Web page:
Inside dystopian Chinese ‘Sunshine Jail’ holding UK ‘spy’ where 12-to-a-cell inmates are made to chant Communist mantras

Inside dystopian Chinese ‘Sunshine Jail’ holding UK ‘spy’ where 12-to-a-cell inmates are made to chant Communist mantras

ALLEGED British spook Ian Stones is believed to be suffering behind bars in one of China’s most hellish jails – Beijing’s Municipal No.2 Prison.

Known ironically as the “Sunshine Jail“, inmates are stuffed like sardines into cells and brainwashed with Communist propaganda, while reports of abuse and torture are rife.

ie.bjd.comInmates are forced to salute inside the high walls of Beijing’s Municipal No.2 Prison[/caption]

ie.bjd.comPrisoners are pictured being forced to practice making their beds[/caption]

China.orgThe detention centre has picked up plenty of allegations of abuse, torture and forced confessions[/caption]

Brit national Ian Stones was convicted of espionage by China in 2022 in a secret trial and is now being held in Beijing’s No. 2 Prison

Designated as a pre-trial detention centre, the No. 2 Prison appears to be the hole that China throws its foreign inmates into – many of which are convicted of spying.

On Friday, Beijing officials revealed for the first time that Brit businessman Ian Stone who vanished six years ago had been secretly jailed for spying.

Stone, roughly now aged 70, carved out a lucrative career in China for over 40 years, working for huge firms including General Motors and Pfizer.

He was jailed for five years in 2022 after being held on suspicion of industrial espionage since 2018.

Now, his daughter Laura revealed he is fighting for his life inside a notoriously grim Chinese prison, which UK officials claim is the capital’s No.2 Prison.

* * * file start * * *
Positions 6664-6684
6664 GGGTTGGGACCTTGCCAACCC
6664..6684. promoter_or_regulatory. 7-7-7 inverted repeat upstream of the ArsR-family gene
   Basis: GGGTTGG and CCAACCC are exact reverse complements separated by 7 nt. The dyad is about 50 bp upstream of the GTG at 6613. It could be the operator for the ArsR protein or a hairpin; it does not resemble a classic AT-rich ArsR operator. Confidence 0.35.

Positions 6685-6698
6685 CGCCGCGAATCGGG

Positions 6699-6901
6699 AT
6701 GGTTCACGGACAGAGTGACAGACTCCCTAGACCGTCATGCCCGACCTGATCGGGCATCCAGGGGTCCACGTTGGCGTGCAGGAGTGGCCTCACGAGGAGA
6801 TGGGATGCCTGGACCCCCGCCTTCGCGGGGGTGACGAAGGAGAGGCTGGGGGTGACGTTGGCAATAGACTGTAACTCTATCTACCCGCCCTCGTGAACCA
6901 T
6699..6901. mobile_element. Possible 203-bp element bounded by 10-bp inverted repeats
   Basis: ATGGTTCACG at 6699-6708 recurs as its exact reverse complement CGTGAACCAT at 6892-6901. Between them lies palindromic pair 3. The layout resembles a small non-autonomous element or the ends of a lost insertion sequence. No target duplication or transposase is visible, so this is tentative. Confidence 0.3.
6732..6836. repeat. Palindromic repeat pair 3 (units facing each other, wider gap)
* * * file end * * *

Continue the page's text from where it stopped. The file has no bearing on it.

Inside its walls, he is said to be denied access to adequate medical care and is suffering from life-threatening injuries and severe health conditions after years of neglect and poor nutrition.

Inside hell

Both No.2 and its fearsome twin No. 1 prison – which hosts death row inmates and those serving life sentences – have long been associated as places of horror.

The sites have picked up plenty of allegations of overcrowding, abuse, forced confessions and suspicious deaths.

Their names alone are enough to send a shiver down the spine of any Beijinger.

But not a lot is truly known about what happens deep inside their eight metre-high, heavily-guarded walls.

One of the first official reports came in 2003 from jailed Chinese dissident Wang Xiaoning, who was sentenced to 10 years in prison for “incitement to subvert state power”.

He served most of his time inside No.2 Prison and barely saw the light of day for years.

According to a complaint launched to the World Organisation for Human Rights, he was denied “any access to recreation or even sunlight for weeks and even months at a time, even though the standard at the prison is to allow prisoners outside once a day.”

In the early 2010s, both No. 2 and No. 1 prison underwent a revamp to attempt to scrub up their outward reputations.

In 2012, foreign media was allowed the tiniest glimpse inside what China was now calling their new “sunshine detention centres”.

Cameras had been installed in interrogation rooms to reduce the change of torture, health examinations were made mandatory, a library was opened and inmates were allowed noodles on their birthday.

However, more recent testimonies from former detainees have revealed that No. 2 Prison is still a horrific horror show.

Japanese businessman Hideji Suzuki, now 67, was arrested by China in 2016 on suspicion of espionage – claims he denied.

After years of interrogation, he was eventually convicted and jailed and sent to No.2 Prison in 2019.

Once there, Suzuki described being quickly forced to take part in “education for newcomers”.

This torturous training involved inmates being forced to relentlessly sing revolutionary songs about the Communist Party.

Suzuki had to endure five weeks of this “brainwashing”, Japanese news outlet, Mainichi reports.